Drawn from his research on the first generation of African American U.S. consuls and diplomats, Allison Blakely's presentation will highlight three entrepreneurs from the19th and early 20th century, who were widely known then but are seldom mentioned now: Mifflin Wistar Gibbs (1823-1915), John L. Waller (1850-1907), and Richard T. Greener (1844-1922).

Blakely offers their experiences as exemplary evidence that what is generally known about achievements in Black entrepreneurship in American history barely begins to capture the broad scope and boldness of aspirations and accomplishments in that sphere over the centuries.

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About the Speaker

Allison Blakely is a Professor Emeritus of European and Comparative History at Boston University. His doctorate, in Russian History, is from the University of California at Berkeley. He is the author of Blacks in the Dutch World: The Evolution of Racial Imagery in a Modern Society [Bloomington: Indiana University Press,1994]; and Russia and the Negro: Blacks in Russian History and Thought [Washington, D.C.: Howard University Press 1986], a winner of an American Book Award. Among his numerous chapters in edited anthologies is “Blacks in the U.S. Diplomatic and Consular Services, 1869-1924,” in Linda Heywood, Allison Blakely, Charles Stith, and Joshua C. Yesnowitz, eds, African Americans in U.S. Foreign Policy: From the Era of Frederick Douglass to the Age of Obama (Urbana: University of Illinois Press, 2015), 13-29. His most recent scholarly publication is “Contested Blackness in Red Russia,” The Russian Review 75 (July, 2016): 359-67. He is a former President of the Phi Beta Kappa Society and serves on the Editorial Board of its magazine The American Scholar. He is also a member of the National Council on the Humanities, to which he was appointed by President Obama in 2010.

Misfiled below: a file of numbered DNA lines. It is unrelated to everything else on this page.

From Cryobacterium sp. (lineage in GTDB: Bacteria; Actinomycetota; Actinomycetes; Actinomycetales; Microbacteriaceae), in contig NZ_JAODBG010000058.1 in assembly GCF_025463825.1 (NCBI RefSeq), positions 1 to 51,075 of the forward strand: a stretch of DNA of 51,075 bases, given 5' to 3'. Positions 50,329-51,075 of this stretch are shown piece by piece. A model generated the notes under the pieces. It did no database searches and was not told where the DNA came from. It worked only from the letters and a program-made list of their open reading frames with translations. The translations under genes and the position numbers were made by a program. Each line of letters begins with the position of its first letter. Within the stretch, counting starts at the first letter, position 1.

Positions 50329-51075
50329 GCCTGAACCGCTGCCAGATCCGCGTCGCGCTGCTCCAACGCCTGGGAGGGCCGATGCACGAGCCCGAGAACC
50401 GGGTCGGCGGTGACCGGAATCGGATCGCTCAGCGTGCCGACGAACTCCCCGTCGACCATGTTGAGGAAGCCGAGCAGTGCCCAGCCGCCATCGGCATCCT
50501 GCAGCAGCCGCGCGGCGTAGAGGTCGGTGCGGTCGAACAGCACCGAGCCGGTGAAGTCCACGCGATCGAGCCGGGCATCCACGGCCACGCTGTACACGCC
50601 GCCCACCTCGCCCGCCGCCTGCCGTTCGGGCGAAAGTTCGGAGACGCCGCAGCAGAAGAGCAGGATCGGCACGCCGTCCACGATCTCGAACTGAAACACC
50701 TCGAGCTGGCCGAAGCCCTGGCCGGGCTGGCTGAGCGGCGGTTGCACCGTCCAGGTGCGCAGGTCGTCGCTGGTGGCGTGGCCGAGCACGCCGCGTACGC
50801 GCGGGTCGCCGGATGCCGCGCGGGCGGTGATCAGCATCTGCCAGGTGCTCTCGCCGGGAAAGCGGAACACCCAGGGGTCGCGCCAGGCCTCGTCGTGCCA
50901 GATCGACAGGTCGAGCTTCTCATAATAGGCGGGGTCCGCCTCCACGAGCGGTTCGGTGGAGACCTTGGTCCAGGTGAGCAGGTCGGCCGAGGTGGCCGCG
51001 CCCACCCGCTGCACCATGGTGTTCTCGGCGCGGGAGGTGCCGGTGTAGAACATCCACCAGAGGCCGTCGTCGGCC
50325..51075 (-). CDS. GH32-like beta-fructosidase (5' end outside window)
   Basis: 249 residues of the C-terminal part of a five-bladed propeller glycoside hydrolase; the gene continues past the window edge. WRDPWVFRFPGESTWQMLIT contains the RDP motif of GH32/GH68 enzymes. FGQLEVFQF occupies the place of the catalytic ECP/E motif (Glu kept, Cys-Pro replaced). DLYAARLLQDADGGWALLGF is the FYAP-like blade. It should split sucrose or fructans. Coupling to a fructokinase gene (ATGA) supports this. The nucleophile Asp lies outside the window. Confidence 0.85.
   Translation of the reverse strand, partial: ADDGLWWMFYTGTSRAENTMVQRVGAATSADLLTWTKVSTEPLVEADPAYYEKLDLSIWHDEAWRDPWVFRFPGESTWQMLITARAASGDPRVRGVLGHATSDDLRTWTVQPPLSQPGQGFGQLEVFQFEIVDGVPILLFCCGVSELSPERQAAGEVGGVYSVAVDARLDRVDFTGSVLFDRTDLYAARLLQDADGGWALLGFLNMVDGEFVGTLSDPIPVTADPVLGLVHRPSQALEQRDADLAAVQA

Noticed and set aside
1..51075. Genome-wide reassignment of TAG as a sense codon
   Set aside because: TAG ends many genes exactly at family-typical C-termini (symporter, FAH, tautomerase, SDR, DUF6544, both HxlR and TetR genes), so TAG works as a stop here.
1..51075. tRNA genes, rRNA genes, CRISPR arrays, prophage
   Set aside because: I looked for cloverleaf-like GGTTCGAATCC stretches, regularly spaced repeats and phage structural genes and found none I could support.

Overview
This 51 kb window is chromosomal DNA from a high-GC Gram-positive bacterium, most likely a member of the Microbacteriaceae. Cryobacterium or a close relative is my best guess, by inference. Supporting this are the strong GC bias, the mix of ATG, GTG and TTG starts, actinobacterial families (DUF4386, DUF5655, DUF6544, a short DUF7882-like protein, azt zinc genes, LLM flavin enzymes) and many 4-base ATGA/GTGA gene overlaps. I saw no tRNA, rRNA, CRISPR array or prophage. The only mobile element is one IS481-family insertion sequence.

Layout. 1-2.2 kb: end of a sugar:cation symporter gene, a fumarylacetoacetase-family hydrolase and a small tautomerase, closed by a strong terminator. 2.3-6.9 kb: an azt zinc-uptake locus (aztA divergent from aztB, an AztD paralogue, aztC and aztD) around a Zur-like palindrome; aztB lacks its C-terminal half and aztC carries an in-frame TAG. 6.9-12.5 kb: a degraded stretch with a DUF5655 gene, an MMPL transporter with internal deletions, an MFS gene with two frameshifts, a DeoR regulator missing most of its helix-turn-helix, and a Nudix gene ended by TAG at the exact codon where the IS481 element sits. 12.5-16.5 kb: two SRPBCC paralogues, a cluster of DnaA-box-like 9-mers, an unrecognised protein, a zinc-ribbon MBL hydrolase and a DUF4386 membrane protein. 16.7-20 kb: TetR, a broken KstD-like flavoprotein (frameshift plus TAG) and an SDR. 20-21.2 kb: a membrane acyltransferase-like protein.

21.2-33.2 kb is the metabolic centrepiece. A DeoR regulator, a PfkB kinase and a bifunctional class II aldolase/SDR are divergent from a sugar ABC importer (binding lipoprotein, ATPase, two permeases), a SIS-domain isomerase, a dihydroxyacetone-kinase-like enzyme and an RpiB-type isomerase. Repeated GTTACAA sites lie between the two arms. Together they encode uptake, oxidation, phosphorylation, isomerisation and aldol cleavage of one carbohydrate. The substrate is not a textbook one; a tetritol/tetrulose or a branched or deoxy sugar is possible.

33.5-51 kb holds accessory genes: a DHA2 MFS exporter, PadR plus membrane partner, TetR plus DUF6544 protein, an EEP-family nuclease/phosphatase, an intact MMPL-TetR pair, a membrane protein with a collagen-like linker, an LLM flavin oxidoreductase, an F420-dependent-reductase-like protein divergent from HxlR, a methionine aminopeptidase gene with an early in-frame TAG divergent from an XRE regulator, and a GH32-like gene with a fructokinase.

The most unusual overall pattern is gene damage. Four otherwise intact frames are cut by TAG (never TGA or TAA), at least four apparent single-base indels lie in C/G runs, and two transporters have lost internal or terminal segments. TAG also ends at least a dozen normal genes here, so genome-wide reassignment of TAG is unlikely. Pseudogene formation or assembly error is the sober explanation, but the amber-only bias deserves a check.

About the Series

This is the first workshop of the 2022-2023 academic year in our ongoing series: History and Legacy of Black Entrepreneurship in the United States.

Join the conversation as we bring together scholars and academics from institutions around the country to share out their research in a discussion-based forum.

By studying the history of Black entrepreneurship and innovation, we can gain an understanding of the creative strategies these entrepreneurs employed to succeed. We will discuss how the constraints they faced have limited overall economics of not only Black communities but our society as a whole. We will explore how so many of these constraints, which have become institutionalized, can be overcome in the future.

Online Event Details

Registrants will receive the link to the event content in an order confirmation email from Eventbrite, and in a reminder email before the event starts. 

Who can attend?

Open to the public, the campus community, students, graduate students, undergraduates, postdocs, research scholars, faculty, staff, and alumni.

Registration is required.